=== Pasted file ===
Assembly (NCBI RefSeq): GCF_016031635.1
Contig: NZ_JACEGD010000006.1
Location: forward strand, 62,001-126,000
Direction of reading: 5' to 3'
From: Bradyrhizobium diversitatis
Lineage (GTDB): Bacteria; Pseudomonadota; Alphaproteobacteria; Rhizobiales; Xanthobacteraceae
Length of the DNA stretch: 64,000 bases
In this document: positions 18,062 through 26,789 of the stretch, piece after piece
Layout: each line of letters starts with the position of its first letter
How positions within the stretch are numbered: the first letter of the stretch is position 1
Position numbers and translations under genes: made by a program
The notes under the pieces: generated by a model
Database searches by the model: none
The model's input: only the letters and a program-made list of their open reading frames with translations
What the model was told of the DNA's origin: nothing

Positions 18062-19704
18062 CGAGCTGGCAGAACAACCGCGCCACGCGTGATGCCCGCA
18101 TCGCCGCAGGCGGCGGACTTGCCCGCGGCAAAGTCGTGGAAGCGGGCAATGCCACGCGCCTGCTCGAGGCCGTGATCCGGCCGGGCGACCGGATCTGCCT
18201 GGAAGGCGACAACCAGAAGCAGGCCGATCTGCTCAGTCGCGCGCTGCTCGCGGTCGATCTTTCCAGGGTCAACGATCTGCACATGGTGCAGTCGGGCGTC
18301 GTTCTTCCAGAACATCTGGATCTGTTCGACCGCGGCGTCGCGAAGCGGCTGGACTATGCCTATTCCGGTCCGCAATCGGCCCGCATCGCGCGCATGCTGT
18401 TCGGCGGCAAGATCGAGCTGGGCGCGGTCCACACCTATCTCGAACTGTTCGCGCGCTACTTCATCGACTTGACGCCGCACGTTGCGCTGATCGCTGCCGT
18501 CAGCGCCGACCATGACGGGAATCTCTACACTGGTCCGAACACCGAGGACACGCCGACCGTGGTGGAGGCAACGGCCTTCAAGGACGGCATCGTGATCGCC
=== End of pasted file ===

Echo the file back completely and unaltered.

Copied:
Assembly (NCBI RefSeq): GCF_016031635.1
Contig: NZ_JACEGD010000006.1
Location: forward strand, 62,001-126,000
Direction of reading: 5' to 3'
From: Bradyrhizobium diversitatis
Lineage (GTDB): Bacteria; Pseudomonadota; Alphaproteobacteria; Rhizobiales; Xanthobacteraceae
Length of the DNA stretch: 64,000 bases
In this document: positions 18,062 through 26,789 of the stretch, piece after piece
Layout: each line of letters starts with the position of its first letter
How positions within the stretch are numbered: the first letter of the stretch is position 1
Position numbers and translations under genes: made by a program
The notes under the pieces: generated by a model
Database searches by the model: none
The model's input: only the letters and a program-made list of their open reading frames with translations
What the model was told of the DNA's origin: nothing

Positions 18062-19704
18062 CGAGCTGGCAGAACAACCGCGCCACGCGTGATGCCCGCA
18101 TCGCCGCAGGCGGCGGACTTGCCCGCGGCAAAGTCGTGGAAGCGGGCAATGCCACGCGCCTGCTCGAGGCCGTGATCCGGCCGGGCGACCGGATCTGCCT
18201 GGAAGGCGACAACCAGAAGCAGGCCGATCTGCTCAGTCGCGCGCTGCTCGCGGTCGATCTTTCCAGGGTCAACGATCTGCACATGGTGCAGTCGGGCGTC
18301 GTTCTTCCAGAACATCTGGATCTGTTCGACCGCGGCGTCGCGAAGCGGCTGGACTATGCCTATTCCGGTCCGCAATCGGCCCGCATCGCGCGCATGCTGT
18401 TCGGCGGCAAGATCGAGCTGGGCGCGGTCCACACCTATCTCGAACTGTTCGCGCGCTACTTCATCGACTTGACGCCGCACGTTGCGCTGATCGCTGCCGT
18501 CAGCGCCGACCATGACGGGAATCTCTACACTGGTCCGAACACCGAGGACACGCCGACCGTGGTGGAGGCAACGGCCTTCAAGGACGGCATCGTGATCGCC